The comedian's appearance at a show on the eve of International Women's Day was cancelled because they had "too many women" on the bill
    Cannes Film Festival: Ken Loach and Mike Leigh to fight it out for the Palme d'Or

    Cannes Film Festival

    Ken Loach and Mike Leigh to fight it out for the Palme d'Or
    The concept album makes surprise top ten return with neolithic opus from Jethro Tull's Ian Anderson

    The concept album makes surprise top ten return

    Neolithic opus from Jethro Tull's Ian Anderson is unexpected success
    Lichen is the surprise new ingredient on fine-dining menus, thanks to our love of Scandinavian and Indian cuisines

    Lichen is surprise new ingredient on fine-dining menus

    Emily Jupp discovers how it can give a unique, smoky flavour to our cooking
    10 best baking books

    10 best baking books

    Planning a spot of baking this bank holiday weekend? From old favourites to new releases, here’s ten cookbooks for you
    Jury still out on Manchester City boss Manuel Pellegrini

    Jury still out on Pellegrini

    Draw with Sunderland raises questions over Manchester City manager's ability to motivate and unify his players
    Ben Stokes: 'Punching lockers isn't way forward'

    Ben Stokes: 'Punching lockers isn't way forward'

    The all-rounder has been hailed as future star after Ashes debut but incident in Caribbean added to doubts about discipline. Jon Culley meets a man looking to control his emotions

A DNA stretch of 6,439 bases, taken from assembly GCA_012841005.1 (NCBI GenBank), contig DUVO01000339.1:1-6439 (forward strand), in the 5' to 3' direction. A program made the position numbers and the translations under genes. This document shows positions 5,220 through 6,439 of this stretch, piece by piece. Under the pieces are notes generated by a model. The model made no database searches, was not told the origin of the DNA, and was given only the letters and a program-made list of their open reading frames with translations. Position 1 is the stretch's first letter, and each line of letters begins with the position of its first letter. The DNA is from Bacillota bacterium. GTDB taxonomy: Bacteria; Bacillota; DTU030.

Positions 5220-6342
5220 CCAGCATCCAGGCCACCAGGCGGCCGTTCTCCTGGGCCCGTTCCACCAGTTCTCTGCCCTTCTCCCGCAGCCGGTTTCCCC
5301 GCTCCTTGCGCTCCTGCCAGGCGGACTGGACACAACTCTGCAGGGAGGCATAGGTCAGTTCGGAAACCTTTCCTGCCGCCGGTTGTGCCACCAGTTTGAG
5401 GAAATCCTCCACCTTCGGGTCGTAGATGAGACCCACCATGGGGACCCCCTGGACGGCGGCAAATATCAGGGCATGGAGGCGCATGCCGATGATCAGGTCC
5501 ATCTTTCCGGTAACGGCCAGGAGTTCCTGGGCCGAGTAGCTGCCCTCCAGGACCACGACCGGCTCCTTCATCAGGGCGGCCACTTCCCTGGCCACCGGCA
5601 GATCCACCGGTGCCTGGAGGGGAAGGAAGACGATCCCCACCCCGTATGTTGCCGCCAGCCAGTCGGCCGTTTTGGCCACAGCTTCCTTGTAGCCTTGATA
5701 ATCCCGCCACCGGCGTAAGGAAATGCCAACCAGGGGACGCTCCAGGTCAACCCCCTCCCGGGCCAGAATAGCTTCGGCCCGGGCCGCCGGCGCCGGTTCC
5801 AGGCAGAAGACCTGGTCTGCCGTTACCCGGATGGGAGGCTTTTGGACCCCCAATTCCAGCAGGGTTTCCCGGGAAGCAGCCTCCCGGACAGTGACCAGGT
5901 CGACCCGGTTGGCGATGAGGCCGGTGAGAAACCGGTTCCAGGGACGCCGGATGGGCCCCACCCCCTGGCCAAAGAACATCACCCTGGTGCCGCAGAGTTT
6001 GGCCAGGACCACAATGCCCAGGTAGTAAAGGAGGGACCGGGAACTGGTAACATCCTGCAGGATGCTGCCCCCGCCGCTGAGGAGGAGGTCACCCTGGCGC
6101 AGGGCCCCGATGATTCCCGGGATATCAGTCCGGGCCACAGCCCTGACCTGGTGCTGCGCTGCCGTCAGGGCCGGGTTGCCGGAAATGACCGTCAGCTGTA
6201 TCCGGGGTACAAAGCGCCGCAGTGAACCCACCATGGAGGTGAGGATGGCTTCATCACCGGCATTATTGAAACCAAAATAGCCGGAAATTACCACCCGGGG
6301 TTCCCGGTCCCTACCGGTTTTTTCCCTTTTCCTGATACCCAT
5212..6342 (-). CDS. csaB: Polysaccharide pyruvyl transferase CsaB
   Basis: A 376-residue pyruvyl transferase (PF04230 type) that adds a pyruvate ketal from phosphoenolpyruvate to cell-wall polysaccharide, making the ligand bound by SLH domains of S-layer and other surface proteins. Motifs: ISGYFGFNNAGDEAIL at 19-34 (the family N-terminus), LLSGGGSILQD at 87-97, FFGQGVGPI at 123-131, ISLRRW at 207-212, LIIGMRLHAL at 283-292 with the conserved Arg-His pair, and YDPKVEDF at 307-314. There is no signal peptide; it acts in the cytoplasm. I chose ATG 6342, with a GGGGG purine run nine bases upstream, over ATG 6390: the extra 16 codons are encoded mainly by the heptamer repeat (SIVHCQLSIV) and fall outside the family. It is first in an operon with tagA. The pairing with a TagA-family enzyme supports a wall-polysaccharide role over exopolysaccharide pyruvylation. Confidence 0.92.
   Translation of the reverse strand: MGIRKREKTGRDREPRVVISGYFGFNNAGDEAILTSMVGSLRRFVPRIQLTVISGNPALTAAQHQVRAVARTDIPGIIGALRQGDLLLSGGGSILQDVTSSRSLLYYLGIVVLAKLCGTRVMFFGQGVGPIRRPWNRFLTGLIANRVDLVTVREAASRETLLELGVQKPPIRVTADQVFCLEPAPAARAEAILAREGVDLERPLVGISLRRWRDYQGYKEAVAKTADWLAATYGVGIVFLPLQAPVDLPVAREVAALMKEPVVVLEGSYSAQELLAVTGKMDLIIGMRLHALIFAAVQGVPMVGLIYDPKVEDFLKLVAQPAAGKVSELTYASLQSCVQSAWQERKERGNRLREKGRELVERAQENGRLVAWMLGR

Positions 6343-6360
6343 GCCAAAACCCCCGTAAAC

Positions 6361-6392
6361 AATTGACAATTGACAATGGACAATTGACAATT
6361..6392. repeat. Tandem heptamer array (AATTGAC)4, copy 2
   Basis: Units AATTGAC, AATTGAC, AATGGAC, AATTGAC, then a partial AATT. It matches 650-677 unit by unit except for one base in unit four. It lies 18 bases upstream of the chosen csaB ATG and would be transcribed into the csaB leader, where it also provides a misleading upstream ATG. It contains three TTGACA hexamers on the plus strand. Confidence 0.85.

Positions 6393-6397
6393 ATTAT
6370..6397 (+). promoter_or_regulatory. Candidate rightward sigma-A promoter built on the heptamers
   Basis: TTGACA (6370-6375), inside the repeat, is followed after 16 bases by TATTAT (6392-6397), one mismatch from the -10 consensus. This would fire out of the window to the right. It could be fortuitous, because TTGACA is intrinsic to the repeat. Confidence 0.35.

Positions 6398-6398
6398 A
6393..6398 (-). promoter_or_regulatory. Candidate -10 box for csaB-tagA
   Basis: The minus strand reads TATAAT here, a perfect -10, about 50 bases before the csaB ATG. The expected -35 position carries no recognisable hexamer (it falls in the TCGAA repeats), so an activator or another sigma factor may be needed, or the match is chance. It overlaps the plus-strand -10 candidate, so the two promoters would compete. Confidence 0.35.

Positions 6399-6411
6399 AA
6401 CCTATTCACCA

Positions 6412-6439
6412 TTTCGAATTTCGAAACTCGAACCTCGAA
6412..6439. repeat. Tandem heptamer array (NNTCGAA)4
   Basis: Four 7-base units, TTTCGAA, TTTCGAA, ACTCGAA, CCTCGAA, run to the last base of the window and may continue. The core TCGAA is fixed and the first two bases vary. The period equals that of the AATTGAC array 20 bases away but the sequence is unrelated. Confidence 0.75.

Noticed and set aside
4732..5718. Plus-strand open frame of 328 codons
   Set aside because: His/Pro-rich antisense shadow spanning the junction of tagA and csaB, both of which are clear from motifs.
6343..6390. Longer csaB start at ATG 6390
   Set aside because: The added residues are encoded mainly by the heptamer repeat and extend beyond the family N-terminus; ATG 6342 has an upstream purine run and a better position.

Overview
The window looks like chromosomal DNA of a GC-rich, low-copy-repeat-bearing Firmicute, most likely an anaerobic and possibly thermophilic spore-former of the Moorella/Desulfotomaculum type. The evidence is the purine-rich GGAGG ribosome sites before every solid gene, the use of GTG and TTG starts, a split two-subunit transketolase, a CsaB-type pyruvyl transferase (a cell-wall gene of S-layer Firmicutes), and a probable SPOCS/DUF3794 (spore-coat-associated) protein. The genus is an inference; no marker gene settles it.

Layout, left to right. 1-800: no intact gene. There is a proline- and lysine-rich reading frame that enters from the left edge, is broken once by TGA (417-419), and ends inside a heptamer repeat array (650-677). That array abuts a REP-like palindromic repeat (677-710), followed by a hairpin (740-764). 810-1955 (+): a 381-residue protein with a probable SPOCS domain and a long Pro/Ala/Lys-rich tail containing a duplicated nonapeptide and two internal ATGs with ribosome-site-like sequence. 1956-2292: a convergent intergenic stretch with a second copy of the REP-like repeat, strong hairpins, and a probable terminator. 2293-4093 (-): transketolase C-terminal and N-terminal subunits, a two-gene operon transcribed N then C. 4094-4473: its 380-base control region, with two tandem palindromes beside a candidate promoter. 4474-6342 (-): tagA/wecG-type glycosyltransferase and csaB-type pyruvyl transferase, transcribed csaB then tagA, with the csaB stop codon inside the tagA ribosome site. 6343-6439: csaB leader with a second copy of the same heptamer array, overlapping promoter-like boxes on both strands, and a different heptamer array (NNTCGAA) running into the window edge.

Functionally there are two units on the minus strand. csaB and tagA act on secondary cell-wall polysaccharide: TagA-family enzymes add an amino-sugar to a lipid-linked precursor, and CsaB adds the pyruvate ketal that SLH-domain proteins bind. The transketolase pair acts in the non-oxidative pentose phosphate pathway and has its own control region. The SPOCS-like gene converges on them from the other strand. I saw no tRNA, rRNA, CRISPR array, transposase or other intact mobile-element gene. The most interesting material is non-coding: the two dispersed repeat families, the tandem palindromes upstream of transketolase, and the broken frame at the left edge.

Mark Johnston: First £1 million jackpot spurs him on

    Mark Johnston: First £1 million jackpot spurs him on

    The most prize money ever at an All-Weather race day is up for grabs at Lingfield on Friday, and the record-breaking trainer tells Jon Freeman how times have changed
    Ricky Gervais: 'People are waiting for me to fail. If you think it's awful, then just don't watch it'

    Ricky Gervais: 'People are waiting for me to fail'

    As the second series of his divisive sitcom 'Derek' hits screens, the comedian tells James Rampton why he'll never bow to the critics who habitually circle his work
    Mad Men series 7, TV review: The suits are still sharp, but Don Draper has lost his edge

    Mad Men returns for a final fling

    The suits are still sharp, but Don Draper has lost his edge
    Google finds a lift into space will never get off the ground as there is no material strong enough for a cable from Earth into orbit

    Google finds a lift into space will never get off the ground

    Technology giant’s scientists say there is no material strong enough for a cable from Earth into orbit